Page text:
Weekend Getaway to the Blue Mountains

For my final #painthetownford challenge, I decided to go on a much needed weekend getaway (computer in tow as working was still required). In the typical fashion of the Murphy's and their silly laws, the day before we were due to depart for a little weekend away to the Blue Mountains, newsreaders across Sydney declared it would be best to stay indoors as "Rainmageddon" was upon us. I don't know about you, but a little apocalyptic rainfall was not going to get in the way of my break. If there's anything that makes the mountains more romantic, it's rain and mist.

I've always wanted to stay at The Carrington Hotel, it carries a decidedly "The Shining" vibe about it, and there's something about the slightly off-kilter grande old dame atmosphere that draws me in. Unfortunately it was fully booked out, so we opted for something on the opposite end of the spectrum, an eco resort called "Old Leura Dairy". There are various styles and sizes of accommodation to choose from at the dairy, we decided on the Milking Shed, which had a lovely fireplace and loft bedroom. The interior is a mish-mash of recycled building materials and found objects which gives it a lovely eclectic homey feeling. I especially loved the entryway, a couple of huge old barn doors that swung open to reveal our cosy cave for the weekend.

As we drove into the mountains from Sydney, I watched the temperature indicator on the car drop, approximately 1ºC for each town we passed through. By the time we arrived in Leura, it was a chilly 7º. Thankfully the Ford Kuga Titanium has built in seat-warmers, so we were none the wiser in our toasty cocoon-on-wheels. Despite the rain, we cobbled together another short film of our trip - I'm thinking of making this a more regular thing! It's such a fun way to preserve your memories.

Kitty & Buck | Mountain Escape from Kitty & Buck on Vimeo

Since we were unable to have a sleepover in The Carrington, we opted for a quick pre-dinner drink instead. It's the perfect way to soak up the ambience if you're just in Katoomba for a day trip, or prefer a different type of accommodation. The ascent to the front door is accompanied by the most delightful wafts from the flower garden. The only way to make the ground more appealing, would be to install a hedge maze, taking it one step closer to Stanley Kubrick's vision. The barmen were extremely obliging with my unusual request for tea instead of a gin and tonic, and my questions about the VIP room (a very appealing balcony that was built for the Duke and Duchess of York's visit in 1927 - it was never used by them and is now relegated to a structurally unsound temptation, rather than a functional sitting area).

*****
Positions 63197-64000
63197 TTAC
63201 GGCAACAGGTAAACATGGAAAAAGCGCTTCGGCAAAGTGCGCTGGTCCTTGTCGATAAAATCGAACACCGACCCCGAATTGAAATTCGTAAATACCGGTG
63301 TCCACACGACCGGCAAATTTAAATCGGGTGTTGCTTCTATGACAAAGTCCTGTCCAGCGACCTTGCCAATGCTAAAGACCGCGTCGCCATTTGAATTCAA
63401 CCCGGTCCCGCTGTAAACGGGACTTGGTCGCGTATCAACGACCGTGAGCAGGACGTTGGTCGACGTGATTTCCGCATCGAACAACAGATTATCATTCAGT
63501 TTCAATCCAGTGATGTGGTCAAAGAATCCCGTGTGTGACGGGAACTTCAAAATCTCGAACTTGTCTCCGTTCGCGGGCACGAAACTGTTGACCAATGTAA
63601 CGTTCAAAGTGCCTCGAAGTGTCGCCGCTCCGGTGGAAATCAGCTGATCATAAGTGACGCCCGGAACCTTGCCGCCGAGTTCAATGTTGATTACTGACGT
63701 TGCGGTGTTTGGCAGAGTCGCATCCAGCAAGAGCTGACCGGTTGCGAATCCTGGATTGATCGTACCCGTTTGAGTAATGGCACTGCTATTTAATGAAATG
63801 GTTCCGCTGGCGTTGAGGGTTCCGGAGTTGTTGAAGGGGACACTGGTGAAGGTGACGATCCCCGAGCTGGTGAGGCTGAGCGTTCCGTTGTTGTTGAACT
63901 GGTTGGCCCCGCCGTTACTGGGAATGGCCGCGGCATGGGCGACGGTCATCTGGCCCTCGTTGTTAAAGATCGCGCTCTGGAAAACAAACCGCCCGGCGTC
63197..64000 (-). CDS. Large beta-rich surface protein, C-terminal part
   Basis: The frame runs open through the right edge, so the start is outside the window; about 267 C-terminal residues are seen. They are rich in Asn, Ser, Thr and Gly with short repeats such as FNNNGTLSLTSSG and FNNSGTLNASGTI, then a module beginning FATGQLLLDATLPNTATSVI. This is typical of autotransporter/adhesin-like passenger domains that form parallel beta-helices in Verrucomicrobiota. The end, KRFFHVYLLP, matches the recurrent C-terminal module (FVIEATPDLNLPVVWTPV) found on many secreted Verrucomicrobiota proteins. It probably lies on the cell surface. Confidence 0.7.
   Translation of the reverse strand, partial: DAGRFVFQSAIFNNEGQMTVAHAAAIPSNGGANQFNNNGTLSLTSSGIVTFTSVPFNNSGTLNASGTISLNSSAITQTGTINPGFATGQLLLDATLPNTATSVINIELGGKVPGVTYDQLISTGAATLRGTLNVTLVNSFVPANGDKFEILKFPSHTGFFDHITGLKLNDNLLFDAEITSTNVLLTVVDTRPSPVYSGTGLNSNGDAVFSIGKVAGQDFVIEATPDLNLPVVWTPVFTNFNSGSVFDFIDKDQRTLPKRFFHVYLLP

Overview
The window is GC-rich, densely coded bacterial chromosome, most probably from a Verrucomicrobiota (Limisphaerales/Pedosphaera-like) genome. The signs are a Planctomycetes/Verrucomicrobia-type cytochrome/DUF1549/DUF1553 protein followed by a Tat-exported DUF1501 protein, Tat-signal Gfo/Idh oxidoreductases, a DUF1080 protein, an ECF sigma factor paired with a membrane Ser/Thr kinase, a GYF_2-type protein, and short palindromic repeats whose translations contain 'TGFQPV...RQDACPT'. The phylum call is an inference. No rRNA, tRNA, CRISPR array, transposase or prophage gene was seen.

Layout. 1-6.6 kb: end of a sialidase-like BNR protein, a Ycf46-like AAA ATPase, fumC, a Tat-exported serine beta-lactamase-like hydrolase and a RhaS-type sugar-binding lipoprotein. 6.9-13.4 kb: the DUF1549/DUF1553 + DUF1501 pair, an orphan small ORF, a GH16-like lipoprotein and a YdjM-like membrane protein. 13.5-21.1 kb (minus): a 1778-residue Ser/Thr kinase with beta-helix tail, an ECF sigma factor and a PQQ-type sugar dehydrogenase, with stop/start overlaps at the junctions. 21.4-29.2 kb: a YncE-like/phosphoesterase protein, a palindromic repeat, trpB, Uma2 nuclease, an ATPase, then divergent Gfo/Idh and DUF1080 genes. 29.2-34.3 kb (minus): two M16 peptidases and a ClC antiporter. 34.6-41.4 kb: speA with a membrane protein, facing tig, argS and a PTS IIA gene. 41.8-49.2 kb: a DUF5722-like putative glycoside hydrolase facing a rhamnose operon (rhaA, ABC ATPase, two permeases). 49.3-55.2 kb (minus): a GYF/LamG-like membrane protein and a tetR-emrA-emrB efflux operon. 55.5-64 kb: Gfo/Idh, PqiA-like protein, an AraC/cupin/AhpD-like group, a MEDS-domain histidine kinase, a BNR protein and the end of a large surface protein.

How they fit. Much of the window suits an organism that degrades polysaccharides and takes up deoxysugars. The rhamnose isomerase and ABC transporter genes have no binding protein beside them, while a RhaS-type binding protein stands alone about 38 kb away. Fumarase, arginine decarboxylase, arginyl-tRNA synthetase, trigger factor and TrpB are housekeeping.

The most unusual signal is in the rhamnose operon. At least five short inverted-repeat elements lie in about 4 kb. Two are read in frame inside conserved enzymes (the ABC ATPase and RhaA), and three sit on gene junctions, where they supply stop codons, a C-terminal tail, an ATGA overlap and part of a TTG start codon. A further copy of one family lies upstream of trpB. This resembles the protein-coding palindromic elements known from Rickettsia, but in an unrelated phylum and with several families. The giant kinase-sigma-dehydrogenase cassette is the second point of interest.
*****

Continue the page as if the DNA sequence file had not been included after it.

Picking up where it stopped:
The following day, as tempting as it was to play scrabble in our 'shed', we decided to indulge in one of the best activities to do on the mountains, rain or not: Antique hunting. Oh, and book hunting. Our first stop (always) is Mr Pickwick's on Katoomba Street, home of antiquities, a wide range of amazing vintage clothing, and around 60,000 books. We were lucky enough to find Mr Pickwick himself behind the counter, who kindly obliged our request for a photo (complete with mischievous glint in his eye). I scored a first edition of Alp by William Hjortsberg. If you love kid's books, there is an absolute goldmine of vintage children's literature in the basement book cave.